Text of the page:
Glomerular matrix metalloproteinases and their regulators in the pathogenesis of lupus nephritis
Lupus nephritis is a major contributor to morbidity and mortality in systemic lupus erythematosus, but little is known about the pathogenic processes that underlie the progressive decay in renal function. A common finding in lupus nephritis is thickening of glomerular basement membranes associated with immune complex deposition. It has been speculated that alterations in the synthesis or degradation of membrane components might contribute to such changes, and thereby to initiation and progression of nephritis through facilitation of immune complex deposition. Matrix metalloproteinases (MMPs) are enzymes that are intimately involved in the turnover of major glomerular basement membrane constituents, including collagen IV and laminins. Alterations in the expression and activity of MMPs have been described in a number of renal diseases, suggesting their relevance to the pathogenesis of various glomerulopathies. The same is true for their natural inhibitors, the tissue inhibitor of metalloproteinase family. Recent data from our group have identified an increase in proteolytic activity within the glomerulus coinciding with the development of proteinuria in the (NXB×NZW)F1 mouse model of systemic lupus erythematosus. Here we review current understanding of MMP/tissue inhibitor of metalloproteinase function within the kidney, and discuss their possible involvement in the development and progression of lupus nephritis.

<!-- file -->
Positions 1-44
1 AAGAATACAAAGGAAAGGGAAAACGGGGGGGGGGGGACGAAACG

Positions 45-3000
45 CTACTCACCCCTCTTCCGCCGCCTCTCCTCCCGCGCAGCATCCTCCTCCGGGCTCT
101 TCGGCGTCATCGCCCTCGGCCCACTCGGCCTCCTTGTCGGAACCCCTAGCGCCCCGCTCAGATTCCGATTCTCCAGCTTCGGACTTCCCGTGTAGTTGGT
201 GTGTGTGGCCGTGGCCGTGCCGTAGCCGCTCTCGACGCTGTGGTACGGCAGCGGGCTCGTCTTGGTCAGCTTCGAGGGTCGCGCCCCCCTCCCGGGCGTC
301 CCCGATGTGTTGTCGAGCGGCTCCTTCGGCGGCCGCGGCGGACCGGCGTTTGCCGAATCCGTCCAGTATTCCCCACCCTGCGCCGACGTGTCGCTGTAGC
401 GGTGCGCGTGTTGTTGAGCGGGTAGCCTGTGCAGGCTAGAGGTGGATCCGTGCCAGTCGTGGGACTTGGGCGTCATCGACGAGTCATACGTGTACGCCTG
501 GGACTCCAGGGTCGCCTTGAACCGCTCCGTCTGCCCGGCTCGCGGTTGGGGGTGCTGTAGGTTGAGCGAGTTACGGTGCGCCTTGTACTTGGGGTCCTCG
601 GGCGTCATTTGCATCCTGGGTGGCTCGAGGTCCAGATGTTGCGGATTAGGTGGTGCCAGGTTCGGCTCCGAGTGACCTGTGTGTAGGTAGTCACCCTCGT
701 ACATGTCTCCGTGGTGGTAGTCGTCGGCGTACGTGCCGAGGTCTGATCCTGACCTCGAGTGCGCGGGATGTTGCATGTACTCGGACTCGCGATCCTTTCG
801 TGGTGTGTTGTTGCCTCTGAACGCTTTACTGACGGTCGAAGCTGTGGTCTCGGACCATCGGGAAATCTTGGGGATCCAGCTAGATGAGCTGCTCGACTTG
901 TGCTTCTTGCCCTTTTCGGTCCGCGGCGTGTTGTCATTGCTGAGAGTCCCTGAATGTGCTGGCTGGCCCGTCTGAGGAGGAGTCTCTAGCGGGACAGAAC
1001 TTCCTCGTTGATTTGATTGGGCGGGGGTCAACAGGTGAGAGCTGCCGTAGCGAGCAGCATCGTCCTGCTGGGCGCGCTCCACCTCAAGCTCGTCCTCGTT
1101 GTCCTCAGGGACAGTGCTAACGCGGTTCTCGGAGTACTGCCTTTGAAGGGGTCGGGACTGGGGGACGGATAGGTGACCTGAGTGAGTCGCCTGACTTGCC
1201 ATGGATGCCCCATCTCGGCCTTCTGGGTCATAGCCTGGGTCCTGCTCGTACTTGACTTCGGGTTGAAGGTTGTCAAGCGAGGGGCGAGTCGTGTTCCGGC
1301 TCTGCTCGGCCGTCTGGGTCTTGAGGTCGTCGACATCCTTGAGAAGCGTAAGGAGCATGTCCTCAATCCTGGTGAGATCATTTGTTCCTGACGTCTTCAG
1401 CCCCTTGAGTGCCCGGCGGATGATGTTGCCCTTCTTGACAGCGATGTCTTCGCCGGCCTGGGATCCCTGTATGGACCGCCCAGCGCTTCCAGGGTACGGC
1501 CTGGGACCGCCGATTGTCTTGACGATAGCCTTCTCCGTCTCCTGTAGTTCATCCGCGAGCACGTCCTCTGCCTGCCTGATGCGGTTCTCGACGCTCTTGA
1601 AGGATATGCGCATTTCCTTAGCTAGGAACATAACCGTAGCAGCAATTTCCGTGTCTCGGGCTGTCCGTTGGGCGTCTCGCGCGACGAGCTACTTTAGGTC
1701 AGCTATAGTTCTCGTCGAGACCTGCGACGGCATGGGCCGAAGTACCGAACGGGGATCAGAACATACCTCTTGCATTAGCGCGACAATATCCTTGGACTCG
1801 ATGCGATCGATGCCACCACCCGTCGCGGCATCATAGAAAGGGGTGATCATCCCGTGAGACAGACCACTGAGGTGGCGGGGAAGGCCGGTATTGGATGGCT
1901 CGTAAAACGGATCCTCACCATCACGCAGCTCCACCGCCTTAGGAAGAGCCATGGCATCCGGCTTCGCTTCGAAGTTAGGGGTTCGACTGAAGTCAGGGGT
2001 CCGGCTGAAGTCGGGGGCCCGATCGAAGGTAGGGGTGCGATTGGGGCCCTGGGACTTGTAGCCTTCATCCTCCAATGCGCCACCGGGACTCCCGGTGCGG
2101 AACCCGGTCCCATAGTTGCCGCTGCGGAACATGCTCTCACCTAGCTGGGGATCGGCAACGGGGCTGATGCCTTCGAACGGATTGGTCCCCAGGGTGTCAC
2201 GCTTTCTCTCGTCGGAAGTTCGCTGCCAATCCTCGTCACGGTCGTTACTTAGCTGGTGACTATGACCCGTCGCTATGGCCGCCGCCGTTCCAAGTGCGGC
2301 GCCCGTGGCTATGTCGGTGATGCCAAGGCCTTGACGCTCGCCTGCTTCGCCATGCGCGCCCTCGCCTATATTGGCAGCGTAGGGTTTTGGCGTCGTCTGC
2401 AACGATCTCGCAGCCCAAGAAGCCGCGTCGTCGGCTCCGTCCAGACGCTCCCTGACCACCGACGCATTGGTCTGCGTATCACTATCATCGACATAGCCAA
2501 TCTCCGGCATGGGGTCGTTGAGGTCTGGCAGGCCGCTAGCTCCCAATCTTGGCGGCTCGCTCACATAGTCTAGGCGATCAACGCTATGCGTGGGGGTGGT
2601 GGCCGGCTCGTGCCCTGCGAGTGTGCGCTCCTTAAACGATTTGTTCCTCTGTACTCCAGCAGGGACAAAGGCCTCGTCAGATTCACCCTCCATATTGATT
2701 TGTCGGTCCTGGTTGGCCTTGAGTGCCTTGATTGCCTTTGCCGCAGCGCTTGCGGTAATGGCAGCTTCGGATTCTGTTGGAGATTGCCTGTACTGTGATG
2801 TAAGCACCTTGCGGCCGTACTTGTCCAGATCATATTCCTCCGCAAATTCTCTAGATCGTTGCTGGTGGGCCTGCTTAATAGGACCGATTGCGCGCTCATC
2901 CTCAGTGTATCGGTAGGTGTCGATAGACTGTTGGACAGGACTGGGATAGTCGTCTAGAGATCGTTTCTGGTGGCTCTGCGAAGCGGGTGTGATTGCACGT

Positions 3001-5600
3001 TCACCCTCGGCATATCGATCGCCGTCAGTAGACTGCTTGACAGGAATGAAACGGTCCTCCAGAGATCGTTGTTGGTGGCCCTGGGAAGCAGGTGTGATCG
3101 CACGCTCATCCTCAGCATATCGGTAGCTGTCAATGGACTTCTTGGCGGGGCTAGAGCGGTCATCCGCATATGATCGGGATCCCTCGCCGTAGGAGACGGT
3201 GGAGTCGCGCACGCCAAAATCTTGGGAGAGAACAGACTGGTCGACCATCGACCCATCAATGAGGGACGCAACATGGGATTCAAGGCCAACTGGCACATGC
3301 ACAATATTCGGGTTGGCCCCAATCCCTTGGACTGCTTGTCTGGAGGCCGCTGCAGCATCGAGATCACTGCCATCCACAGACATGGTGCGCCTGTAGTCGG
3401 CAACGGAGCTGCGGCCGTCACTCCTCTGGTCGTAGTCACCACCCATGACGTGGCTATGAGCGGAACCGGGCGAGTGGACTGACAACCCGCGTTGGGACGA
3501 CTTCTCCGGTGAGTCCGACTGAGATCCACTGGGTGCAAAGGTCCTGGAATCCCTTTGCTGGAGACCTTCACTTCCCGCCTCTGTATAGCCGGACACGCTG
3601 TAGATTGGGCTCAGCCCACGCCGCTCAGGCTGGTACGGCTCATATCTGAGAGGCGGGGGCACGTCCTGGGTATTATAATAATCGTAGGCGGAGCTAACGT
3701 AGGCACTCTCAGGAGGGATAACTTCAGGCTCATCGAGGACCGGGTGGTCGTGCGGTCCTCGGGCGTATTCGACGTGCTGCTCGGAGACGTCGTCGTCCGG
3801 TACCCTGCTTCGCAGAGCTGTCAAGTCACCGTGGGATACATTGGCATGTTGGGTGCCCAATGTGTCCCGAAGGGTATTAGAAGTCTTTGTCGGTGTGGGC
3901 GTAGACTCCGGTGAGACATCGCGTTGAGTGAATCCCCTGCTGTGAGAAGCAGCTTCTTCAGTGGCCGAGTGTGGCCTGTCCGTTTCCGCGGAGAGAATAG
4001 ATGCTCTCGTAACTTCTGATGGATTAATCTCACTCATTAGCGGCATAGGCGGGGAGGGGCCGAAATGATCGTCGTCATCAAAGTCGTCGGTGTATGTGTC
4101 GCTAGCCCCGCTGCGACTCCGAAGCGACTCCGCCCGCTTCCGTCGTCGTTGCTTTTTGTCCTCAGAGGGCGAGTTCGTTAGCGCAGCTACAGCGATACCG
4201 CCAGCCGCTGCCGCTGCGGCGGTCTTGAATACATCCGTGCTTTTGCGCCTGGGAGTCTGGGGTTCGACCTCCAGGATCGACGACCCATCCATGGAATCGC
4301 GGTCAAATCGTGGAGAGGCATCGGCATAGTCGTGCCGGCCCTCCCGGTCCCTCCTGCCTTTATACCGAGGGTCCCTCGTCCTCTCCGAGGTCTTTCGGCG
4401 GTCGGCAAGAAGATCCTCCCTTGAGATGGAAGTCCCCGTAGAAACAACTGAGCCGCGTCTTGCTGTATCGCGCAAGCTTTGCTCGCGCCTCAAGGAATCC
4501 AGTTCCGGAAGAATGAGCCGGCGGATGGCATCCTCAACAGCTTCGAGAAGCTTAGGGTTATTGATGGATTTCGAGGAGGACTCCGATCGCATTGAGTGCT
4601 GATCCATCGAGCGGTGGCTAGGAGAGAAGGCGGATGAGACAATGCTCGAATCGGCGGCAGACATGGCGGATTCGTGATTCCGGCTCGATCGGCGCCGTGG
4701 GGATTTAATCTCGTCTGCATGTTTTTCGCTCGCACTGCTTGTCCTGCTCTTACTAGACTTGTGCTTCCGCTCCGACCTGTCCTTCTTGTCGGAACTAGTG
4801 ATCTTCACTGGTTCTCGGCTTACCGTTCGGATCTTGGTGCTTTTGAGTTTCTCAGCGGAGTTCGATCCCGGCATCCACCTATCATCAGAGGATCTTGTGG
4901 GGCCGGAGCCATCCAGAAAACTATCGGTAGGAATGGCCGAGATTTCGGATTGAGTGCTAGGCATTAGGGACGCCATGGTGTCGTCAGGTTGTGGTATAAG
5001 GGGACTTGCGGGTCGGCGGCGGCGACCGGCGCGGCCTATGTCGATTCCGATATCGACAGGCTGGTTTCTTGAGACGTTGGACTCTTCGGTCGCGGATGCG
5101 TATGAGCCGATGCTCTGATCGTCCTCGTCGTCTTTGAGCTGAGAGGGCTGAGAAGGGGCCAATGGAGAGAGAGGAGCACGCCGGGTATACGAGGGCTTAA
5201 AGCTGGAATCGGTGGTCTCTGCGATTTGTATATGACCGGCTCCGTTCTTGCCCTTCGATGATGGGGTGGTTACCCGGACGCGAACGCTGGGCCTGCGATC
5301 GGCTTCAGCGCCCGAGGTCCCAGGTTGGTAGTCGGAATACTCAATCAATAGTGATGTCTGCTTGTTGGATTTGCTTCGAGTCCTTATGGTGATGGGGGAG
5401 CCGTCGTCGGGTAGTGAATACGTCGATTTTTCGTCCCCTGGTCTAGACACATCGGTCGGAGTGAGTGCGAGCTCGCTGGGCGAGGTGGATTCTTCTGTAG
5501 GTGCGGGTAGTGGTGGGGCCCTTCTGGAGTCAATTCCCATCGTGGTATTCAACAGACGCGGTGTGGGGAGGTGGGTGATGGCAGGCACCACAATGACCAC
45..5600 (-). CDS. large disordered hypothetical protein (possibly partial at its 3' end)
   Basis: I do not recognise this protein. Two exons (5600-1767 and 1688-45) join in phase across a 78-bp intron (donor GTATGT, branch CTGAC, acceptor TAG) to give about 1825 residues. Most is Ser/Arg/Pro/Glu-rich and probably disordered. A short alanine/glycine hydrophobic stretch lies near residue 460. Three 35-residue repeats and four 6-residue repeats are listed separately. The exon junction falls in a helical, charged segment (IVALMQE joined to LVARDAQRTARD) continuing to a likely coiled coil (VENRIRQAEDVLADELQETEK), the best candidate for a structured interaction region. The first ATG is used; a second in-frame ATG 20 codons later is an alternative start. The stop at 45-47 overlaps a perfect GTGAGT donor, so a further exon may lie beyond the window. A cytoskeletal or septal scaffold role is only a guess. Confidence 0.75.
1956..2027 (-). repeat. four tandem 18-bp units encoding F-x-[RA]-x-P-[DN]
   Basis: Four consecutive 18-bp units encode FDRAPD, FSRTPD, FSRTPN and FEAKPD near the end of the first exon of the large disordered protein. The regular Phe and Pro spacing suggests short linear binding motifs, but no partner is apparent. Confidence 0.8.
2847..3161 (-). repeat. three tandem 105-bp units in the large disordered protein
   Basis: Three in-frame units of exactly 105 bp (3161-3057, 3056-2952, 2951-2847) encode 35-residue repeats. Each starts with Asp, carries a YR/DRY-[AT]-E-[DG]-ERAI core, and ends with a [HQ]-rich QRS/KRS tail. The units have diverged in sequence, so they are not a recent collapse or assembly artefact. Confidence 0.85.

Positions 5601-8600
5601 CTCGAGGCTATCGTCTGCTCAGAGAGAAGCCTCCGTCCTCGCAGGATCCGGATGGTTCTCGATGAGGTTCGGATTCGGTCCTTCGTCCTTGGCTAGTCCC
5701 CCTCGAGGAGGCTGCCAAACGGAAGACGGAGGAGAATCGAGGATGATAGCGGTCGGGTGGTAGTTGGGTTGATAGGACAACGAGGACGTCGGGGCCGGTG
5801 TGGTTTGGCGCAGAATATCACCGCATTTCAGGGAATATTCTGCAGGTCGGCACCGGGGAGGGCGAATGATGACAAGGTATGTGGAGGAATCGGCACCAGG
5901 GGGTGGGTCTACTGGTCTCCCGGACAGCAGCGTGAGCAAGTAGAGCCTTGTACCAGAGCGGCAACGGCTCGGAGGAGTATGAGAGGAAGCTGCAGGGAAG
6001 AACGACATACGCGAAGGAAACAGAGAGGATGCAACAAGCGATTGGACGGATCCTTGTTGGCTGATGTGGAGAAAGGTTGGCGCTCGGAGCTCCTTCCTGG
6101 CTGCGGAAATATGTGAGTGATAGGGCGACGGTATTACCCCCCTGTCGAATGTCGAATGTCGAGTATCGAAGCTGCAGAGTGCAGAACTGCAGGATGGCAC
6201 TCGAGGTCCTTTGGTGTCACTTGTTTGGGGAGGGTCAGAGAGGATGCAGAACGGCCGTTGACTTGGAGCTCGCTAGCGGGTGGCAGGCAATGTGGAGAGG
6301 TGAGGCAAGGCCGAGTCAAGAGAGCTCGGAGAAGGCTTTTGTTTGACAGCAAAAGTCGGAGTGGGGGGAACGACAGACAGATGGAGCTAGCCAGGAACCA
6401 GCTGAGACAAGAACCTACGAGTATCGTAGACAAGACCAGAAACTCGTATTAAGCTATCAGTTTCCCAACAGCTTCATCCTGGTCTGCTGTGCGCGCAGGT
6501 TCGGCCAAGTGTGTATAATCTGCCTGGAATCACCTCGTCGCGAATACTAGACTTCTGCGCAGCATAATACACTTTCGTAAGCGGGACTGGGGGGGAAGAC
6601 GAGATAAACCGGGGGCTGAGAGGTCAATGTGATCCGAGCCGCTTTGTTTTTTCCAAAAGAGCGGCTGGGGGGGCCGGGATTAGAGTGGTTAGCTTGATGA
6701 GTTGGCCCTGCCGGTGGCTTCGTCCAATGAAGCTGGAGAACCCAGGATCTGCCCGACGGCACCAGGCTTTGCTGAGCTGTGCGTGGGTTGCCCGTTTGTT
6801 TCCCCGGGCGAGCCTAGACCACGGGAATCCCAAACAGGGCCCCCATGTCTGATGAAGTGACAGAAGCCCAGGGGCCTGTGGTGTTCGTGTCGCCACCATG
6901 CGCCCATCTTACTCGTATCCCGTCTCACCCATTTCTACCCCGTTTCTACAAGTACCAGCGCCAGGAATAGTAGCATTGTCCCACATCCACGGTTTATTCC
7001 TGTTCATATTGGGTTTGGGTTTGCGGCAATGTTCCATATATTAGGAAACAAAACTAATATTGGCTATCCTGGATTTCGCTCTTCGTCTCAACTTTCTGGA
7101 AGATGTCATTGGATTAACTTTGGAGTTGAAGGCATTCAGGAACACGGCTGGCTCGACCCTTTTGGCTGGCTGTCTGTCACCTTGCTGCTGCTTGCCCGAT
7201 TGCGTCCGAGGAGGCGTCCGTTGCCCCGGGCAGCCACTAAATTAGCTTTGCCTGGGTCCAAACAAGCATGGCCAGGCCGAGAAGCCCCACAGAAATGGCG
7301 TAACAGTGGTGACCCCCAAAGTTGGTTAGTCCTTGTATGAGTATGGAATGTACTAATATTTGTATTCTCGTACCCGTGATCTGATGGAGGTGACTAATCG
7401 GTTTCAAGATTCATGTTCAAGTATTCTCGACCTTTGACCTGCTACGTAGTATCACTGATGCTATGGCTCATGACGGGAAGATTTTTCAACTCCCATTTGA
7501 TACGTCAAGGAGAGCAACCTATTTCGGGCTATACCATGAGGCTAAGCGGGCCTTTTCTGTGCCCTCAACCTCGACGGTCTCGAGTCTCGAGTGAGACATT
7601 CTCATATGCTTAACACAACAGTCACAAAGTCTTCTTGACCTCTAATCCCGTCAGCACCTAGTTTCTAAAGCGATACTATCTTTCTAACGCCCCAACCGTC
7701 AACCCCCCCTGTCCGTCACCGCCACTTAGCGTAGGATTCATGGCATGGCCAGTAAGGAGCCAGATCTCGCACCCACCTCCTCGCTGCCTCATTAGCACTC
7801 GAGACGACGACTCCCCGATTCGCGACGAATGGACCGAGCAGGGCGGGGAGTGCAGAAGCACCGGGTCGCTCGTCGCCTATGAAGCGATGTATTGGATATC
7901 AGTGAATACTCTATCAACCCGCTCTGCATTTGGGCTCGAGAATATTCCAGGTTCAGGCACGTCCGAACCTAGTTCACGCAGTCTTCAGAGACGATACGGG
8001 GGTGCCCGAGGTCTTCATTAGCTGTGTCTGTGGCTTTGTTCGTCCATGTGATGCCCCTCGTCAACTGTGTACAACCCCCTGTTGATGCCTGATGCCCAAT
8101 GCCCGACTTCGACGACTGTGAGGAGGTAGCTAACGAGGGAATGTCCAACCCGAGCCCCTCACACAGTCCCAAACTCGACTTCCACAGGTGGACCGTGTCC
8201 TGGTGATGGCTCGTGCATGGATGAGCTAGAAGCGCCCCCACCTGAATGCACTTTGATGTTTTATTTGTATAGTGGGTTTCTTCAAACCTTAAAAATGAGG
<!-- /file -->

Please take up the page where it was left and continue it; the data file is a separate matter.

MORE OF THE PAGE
This article is part of Anders Aune Tveita's doctoral thesis, which is available in Munin at http://hdl.handle.net/10037/2898
CitationArthritis Research & Therapy 2008, 10:229
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